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Ray Allegrezza

Does the indusry need intervention?

September 4, 2013

The other day, while flipping the through the TV channels, I stopped and watched a few minutes of a reality show called "Intervention."

The show follows the lives of troubled souls suffering from everything from addictions to compulsive behaviors.
It seems that, regardless of the disorder, the struggling characters know they have a serious issue or issues, but just can't seem to face it, until of course, friends or family show up and hold an intervention. During the process, those friends and family members search for ways to get the struggling person to face his or her issues.

I'll be honest with you - 10 minutes of that drama was all I could take, but as I turned the TV off and walked out of the room, I couldn't help but wonder if our industry couldn't benefit from some sort of intervention.
Here's why: I think our industry suffers from an extreme case of identity disorder.

While we tout ourselves as makers and sellers of fashion-forward, design-driven furniture and accessories, we're the first ones to routinely sell those goods by the pound like some commodity item.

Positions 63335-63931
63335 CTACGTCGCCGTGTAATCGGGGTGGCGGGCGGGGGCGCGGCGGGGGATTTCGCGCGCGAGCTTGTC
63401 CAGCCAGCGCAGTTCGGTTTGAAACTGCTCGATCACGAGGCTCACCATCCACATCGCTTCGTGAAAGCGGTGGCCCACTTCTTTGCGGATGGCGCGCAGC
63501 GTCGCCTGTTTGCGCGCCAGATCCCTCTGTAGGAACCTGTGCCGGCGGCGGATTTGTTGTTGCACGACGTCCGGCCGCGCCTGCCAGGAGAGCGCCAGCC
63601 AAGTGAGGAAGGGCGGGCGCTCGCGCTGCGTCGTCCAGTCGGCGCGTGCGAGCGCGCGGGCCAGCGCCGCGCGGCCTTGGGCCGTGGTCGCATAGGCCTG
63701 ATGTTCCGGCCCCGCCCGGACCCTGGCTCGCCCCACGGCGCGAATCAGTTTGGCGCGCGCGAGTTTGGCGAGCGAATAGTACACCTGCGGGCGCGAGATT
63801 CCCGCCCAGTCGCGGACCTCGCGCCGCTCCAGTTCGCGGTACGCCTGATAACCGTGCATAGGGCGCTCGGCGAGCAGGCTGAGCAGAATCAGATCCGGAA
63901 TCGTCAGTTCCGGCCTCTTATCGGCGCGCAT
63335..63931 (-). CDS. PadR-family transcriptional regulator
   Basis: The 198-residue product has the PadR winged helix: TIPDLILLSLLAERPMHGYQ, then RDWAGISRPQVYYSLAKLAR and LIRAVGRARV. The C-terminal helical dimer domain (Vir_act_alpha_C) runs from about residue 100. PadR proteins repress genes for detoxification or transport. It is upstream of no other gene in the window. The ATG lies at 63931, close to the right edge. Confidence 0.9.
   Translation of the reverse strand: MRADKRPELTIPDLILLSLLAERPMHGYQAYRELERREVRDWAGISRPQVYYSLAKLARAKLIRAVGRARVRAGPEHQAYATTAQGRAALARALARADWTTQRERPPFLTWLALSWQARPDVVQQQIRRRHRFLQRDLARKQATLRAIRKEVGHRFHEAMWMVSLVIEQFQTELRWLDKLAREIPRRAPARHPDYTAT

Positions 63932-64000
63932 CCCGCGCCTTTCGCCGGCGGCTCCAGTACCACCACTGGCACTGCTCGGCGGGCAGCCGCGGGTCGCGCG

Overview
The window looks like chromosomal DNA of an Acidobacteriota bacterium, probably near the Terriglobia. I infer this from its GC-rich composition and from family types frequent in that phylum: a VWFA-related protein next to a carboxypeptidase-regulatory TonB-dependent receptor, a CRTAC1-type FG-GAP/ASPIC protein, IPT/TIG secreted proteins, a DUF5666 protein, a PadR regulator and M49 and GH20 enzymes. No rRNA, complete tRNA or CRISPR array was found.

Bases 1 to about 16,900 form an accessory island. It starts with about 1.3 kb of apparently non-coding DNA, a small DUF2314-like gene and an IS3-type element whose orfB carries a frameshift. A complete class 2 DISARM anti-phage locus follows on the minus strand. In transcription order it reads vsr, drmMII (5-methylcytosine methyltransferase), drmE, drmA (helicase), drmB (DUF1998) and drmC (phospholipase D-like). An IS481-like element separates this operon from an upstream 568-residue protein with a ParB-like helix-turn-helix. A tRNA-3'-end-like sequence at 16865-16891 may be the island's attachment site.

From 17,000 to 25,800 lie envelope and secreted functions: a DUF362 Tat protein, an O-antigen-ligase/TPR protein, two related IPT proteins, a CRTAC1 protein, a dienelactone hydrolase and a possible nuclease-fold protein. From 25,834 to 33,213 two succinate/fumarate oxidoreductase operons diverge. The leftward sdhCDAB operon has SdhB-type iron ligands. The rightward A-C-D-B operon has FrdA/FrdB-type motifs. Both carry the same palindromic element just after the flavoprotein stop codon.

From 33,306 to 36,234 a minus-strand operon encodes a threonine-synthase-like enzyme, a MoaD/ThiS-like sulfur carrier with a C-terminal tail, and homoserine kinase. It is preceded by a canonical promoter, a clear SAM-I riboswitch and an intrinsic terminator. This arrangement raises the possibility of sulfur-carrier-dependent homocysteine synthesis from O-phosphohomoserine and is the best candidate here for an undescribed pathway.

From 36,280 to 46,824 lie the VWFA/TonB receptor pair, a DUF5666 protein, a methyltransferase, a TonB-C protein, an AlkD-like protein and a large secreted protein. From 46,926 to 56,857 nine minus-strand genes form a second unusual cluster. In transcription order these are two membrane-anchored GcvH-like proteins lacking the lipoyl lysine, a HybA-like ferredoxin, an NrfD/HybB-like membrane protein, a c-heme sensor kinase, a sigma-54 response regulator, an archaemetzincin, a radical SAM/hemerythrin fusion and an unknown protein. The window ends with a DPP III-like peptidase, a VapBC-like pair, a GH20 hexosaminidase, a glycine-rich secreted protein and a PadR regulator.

We also sing the praises of innovative design, yet how many true innovators can you point to?

I think we also may be suffering from a somewhat altered state of reality in terms of how good a job we do when it comes to vetting our introductions before bringing them to market or to retail. While I do know of companies that conduct fairly extensive product evaluations with consumers before introducing new products, they are the exception, not the norm.

We also think of ourselves as innovators. But what was the last big innovation in our sector? Motion? Touch lighting? A power strip incorporated into a nightstand? All good ideas, but they seem diminutive when you compare them to consumer electronics, a sector that thrives on "latest and greatest."

An intervention, like looking in the mirror, is not always a pleasant sight. But the happy ending to the story is this: If you don't like what you see, change it.